Democrats believe that a key element of American leadership is growing our economy and protecting American jobs. We also believe that the world will be safer when there is greater prosperity. That is why we will prioritize and strongly enforce provisions on decent work and worker’s rights in all American diplomatic, trade, and programmatic efforts. We think it is wrong for workers in the United States to have to compete against poverty – wage, child, or slave labor.
Democrats will fight to end child labor. We will promote broad – based economic growth across the world, pursuing a global economic agenda that promotes rising wages and invests in quality public services, workers’ rights, and environmental protections. We believe that we need to coordinate our economic actions with other countries to address economic insecurity, specifically youth un- and underemployment, gender inequality, the digital transformation, and the transition towards green jobs.
In the foreign policy section, trade also gets a mention in the section on the Western Hemisphere.
The Americas are a region of singular strategic, economic, and cultural importance and opportunity for the United States. Democrats reject Donald Trump’s proposal to build a wall on our southern border and alienate Mexico, a valuable partner. We will instead embrace our neighbors and pursue strong, fruitful partnerships across the region, from Canada to Latin America and the Caribbean. We will bolster democratic institutions, promote economic opportunity and prosperity, and tackle the rise of drugs, transnational crime, and corruption.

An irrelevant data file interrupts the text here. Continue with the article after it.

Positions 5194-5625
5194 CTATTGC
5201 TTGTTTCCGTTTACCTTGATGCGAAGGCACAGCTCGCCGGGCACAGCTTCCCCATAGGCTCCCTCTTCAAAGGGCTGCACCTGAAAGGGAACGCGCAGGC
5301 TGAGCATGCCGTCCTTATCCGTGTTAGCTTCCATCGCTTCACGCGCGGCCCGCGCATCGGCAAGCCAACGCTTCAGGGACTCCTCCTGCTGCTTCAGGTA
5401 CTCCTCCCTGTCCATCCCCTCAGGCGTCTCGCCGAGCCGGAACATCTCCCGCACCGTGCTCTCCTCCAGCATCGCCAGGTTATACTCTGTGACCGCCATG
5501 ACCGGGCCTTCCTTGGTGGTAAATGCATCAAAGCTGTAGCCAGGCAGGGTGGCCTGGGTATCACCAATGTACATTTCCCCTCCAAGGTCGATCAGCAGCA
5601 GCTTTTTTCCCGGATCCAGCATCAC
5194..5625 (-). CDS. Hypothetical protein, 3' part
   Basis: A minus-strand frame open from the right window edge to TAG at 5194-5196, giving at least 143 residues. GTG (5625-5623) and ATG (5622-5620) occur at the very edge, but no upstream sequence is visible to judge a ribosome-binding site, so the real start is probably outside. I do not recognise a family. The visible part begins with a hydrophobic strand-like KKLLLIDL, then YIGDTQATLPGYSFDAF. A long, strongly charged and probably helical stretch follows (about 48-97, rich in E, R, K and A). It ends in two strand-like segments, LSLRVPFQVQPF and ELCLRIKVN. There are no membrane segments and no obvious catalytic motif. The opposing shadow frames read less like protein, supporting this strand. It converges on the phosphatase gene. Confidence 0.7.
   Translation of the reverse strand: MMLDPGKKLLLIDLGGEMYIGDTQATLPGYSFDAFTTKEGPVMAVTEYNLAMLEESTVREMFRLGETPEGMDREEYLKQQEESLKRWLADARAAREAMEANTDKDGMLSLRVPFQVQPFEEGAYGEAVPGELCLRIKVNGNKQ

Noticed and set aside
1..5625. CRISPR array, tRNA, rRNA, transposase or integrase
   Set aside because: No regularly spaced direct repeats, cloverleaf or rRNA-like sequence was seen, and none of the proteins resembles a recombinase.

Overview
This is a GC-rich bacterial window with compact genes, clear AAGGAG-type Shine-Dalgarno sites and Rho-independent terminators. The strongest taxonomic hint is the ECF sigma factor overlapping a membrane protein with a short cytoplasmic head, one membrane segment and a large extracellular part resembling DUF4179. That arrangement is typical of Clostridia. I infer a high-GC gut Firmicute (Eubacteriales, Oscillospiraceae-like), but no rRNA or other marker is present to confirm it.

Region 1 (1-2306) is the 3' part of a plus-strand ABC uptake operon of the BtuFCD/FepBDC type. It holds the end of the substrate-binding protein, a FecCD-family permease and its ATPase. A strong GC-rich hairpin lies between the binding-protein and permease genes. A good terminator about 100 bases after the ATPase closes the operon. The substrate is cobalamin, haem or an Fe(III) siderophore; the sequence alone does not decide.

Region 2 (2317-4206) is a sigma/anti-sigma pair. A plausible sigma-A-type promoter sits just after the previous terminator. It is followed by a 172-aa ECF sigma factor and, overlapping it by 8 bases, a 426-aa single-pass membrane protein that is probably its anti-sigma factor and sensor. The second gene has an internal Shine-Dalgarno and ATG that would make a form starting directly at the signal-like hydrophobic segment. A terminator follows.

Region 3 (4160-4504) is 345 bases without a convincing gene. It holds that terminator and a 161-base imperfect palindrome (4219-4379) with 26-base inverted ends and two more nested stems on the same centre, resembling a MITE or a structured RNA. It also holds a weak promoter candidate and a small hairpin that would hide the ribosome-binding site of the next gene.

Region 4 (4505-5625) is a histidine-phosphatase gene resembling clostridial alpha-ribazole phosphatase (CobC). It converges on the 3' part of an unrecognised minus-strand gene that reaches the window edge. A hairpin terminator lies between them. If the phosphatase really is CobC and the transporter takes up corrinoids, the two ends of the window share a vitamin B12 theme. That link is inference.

The platform also explicitly takes on Trumpian unilateralism in its closing paragraphs:
Global Economy and Institutions
Democrats will protect and grow the global economy. While Donald Trump wants to default on our debt, which would lead to a disastrous global economic crisis, we believe we must be responsible stewards and work with our partners to prevent another worldwide financial crisis.
Democrats believe that global institutions — most prominently the United Nations — and multilateral organizations have a powerful role to play and are an important amplifier of American strength and influence. Many of these organizations need reform and updating, but it would be reckless to follow Donald Trump and turn our back on the international system that our country built. It has provided decades of stability and economic growth for the world and for America.
To sum up, it seems like the following are the elements of the Party’s new agenda:
- Blue-Green: Use trade deals to raise labor and environmental standards abroad.
- Reducing role of private actors: No investor-state dispute settlement.*
- Transparency: Greater transparency in trade negotiations.
- Enforcement: greater use of existing trade enforcement tools.
- Economy and security test: trade deals must somehow “support good American jobs, raise wages, and improve our national security,” although these elements are not defined.
- Anti-subsidy: Trade deals must crack down on foreign subsidies.
- New intellectual property rules? Trade deals should promote innovation, health, and the open Internet.
- Reform – not abolition – of existing and proposed treaties to meet these standards.
Compared to the 2008 Democratic Platform, this is more specific on benchmarks. While that platform committed to a vague amendment of NAFTA, this platform envisions reform of all past agreements to meet these standards.**